- $1.84$ significantly exceeds the accepted value of 1.0 for rubber on dry concrete.
- It is not reasonable to take an unbanked curve so fast.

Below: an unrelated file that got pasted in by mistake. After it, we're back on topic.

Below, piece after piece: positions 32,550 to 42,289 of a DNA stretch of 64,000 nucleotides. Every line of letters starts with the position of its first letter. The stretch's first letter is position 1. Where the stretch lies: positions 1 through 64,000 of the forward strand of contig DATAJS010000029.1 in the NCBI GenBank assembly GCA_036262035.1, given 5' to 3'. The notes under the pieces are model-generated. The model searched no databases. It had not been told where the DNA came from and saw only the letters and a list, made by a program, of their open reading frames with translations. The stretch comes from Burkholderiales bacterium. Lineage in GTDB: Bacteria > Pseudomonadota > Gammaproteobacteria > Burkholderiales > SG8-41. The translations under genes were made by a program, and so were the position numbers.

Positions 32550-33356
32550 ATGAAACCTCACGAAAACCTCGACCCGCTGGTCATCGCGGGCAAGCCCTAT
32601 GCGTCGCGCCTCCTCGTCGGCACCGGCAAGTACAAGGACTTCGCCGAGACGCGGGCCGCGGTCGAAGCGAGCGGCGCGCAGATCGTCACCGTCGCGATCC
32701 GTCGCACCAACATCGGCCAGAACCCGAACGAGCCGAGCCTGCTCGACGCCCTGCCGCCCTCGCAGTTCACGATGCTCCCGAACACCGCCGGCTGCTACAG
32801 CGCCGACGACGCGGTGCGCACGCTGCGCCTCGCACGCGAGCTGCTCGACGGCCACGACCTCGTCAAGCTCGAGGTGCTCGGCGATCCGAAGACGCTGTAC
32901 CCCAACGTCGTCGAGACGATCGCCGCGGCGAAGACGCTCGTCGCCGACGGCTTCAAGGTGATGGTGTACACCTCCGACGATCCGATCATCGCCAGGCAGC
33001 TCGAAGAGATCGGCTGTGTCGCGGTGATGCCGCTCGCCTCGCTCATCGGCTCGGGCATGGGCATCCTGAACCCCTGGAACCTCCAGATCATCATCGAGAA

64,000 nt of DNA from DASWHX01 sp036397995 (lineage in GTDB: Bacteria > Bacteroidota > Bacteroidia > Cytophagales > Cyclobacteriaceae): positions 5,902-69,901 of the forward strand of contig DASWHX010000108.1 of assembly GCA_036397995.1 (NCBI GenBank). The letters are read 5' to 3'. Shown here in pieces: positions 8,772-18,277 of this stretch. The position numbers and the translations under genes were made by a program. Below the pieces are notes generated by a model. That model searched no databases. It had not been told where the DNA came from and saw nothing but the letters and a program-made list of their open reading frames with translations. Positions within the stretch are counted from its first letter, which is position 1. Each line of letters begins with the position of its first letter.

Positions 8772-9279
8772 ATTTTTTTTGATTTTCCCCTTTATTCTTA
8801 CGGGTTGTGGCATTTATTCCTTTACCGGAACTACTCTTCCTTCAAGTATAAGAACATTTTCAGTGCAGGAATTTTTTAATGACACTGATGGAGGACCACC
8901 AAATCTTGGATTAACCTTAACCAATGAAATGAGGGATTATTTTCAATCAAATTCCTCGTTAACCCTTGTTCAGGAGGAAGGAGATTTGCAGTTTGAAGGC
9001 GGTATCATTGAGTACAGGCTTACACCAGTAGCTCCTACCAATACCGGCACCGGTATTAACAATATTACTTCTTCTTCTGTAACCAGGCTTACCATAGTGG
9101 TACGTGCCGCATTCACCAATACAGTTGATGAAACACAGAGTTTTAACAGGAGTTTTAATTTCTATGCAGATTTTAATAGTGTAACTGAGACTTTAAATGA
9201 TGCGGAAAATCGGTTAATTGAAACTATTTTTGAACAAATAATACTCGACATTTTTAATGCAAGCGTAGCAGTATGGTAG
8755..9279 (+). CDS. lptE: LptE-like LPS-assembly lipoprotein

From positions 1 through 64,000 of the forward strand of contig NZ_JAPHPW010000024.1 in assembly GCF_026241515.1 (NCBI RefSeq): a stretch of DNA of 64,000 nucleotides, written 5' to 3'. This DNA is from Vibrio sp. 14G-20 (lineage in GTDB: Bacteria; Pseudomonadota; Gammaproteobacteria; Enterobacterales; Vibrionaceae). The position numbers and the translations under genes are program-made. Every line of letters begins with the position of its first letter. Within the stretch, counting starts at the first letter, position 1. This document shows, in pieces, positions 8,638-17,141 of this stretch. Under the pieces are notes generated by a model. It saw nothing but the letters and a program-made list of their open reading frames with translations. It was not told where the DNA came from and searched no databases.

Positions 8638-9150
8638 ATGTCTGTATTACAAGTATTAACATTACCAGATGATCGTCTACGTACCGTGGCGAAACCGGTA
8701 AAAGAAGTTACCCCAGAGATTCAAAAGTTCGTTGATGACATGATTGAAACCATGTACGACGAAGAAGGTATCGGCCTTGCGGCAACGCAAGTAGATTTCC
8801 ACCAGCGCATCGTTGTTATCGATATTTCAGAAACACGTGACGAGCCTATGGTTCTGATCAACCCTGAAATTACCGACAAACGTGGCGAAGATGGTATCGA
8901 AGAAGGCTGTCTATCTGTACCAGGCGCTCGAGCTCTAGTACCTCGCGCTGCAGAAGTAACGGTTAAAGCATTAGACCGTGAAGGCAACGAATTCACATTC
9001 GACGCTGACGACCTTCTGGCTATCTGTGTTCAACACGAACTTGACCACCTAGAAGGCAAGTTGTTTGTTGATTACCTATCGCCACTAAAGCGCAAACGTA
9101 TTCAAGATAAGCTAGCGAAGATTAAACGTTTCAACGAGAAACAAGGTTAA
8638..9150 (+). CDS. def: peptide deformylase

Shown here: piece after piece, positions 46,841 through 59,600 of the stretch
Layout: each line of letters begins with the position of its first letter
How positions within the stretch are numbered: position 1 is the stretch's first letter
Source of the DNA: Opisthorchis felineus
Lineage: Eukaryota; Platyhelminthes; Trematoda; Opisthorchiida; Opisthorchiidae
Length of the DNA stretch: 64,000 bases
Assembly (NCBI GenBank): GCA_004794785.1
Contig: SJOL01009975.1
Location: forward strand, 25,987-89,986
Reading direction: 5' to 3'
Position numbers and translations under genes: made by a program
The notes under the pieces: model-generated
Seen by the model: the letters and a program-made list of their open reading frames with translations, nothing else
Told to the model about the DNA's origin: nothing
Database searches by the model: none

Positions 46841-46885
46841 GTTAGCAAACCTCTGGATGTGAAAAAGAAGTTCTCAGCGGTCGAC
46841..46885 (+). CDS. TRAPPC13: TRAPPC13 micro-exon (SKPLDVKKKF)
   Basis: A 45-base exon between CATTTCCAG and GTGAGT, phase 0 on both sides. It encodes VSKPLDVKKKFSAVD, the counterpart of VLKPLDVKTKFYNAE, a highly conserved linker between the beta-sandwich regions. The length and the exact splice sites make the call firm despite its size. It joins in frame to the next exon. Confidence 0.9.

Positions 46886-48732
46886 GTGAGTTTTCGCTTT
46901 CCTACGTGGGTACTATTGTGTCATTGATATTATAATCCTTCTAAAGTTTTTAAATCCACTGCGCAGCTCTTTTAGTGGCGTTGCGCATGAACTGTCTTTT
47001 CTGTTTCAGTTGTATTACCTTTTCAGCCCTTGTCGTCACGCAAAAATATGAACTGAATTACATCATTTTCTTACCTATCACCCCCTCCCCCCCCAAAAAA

This is College Physics Answers with Shaun Dychko. We are going to calculate the coefficient of friction that's needed to get this car around a curve of 50.0 meters on an unbanked curve going at a speed of 30.0 meters per second. So the free body diagram has a normal force straight up and gravity straight down and friction force is to the left. Friction force is providing the centripetal force which we have a formula for which is <i>mv squared</i> over <i>r</i> and friction force can also be written as the coefficient of static friction multiplied by the normal force <i>F N</i> but <i>F N</i> directly balances gravity, there's no component business required since there's no banking of this curve. And so the normal force is <i>mg</i> and so we substitute <i>mg</i> in place of normal force in this friction force formula so friction force is <i>μmg</i>. So we can say <i>μmg</i> being the friction force equals the centripetal force <i>mv squared</i> over <i>r</i>— it is the centripetal force. And we divide both sides by <i>m</i> and then we get that <i>μ</i> or <i>mg</i> I should say and we get to <i>μ</i> is <i>v squared</i> over <i>rg</i>, the <i>m</i>'s cancel. So we have <i>μ</i> then is 30.0 meters per second squared divided by 50.0 meters times 9.8 meters per second squared which is 1.84. Now if look at table [5.1], we can see the coefficient of static friction for rubber on dry concrete is 1.0 and this value of 1.84 significantly exceeds what is possible for rubber on concrete and so that means it's not reasonable to take an unbanked curve so fast.